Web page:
Anyway, similar to your questions about music genres, I wonder about when Chinese society in general will produce science fiction at the level of Westerners. Lots of interesting anthropological musings in that too.

          • linette lee

            From what I know the famous song composers in these major Chinese record companies are mostly old folks like 40 or 50 years old. They are the ones with power. How do you expect them to write good pop electronic music or hard rock? They just write some stupid pop music sound like from the 70s and mostly love songs. If they want good pop or electronic music they have to hire young western composers but they don’t. None of these old Chinese folks can write pop electronic music like the western folks. I am sure they have talented composers but they don’t have connection and their work won’t get promoted. Just like they don’t promote musicians with talents.

        • linette lee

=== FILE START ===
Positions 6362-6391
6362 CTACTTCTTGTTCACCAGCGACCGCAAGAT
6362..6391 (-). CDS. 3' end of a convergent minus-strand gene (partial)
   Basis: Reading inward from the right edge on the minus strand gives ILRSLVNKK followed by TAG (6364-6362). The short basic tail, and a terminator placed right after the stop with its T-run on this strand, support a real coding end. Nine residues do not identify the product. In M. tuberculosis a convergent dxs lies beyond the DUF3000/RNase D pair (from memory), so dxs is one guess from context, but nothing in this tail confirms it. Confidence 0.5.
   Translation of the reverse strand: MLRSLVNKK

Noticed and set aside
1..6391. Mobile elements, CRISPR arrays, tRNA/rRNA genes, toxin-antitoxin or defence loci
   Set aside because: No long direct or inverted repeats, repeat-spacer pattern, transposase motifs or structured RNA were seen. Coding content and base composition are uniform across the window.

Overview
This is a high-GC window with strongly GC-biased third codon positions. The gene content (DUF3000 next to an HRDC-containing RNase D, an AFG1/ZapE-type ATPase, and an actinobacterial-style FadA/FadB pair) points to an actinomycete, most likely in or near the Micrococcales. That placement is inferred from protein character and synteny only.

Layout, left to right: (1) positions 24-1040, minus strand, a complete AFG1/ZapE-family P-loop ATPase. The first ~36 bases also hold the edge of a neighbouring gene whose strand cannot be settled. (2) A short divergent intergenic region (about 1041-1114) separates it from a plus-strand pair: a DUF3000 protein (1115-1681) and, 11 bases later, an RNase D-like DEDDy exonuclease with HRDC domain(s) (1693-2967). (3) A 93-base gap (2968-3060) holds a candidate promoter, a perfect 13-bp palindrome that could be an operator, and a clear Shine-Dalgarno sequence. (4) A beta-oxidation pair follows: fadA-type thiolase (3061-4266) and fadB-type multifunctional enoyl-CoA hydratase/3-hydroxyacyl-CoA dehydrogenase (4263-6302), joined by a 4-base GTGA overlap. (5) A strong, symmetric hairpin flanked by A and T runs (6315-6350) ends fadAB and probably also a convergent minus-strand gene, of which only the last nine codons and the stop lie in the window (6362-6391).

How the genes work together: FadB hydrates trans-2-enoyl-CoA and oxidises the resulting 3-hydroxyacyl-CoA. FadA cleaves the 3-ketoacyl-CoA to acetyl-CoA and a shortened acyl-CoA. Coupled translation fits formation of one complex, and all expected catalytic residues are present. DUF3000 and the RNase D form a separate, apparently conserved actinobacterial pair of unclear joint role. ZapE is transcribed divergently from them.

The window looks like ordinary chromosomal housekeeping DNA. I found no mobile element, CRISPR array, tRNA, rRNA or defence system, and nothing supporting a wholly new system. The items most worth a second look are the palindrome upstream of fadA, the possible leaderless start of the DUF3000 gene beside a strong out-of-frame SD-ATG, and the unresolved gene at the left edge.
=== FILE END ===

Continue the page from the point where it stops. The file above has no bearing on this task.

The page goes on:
The hong kong entertainment industry no long invest money in the music industry. They won’t even spend money on any music videos for any singers. It’s all cheap productions. The hk music industry is also controlled by hk mafia like Albert Yeung and many others. So in order to become a HK singer you really don’t need any talent you just need to have connection. They don’t do talent search for musicians like composers and instrumentalists neither. It’s all about connection and who you know. Don’t listen to HK music. Also the TVB dramas are all shit. The leading actors and actresses some have zero talents and kind of ugly but they get promoted(connection or maybe they gave sex service who knows) Some talented ones and really good looking don’t get promoted and just forever be in supporting roles. I don’t know but maybe the hk audience have no taste or the Hk entertainment industry is too controlled by the hk mafia.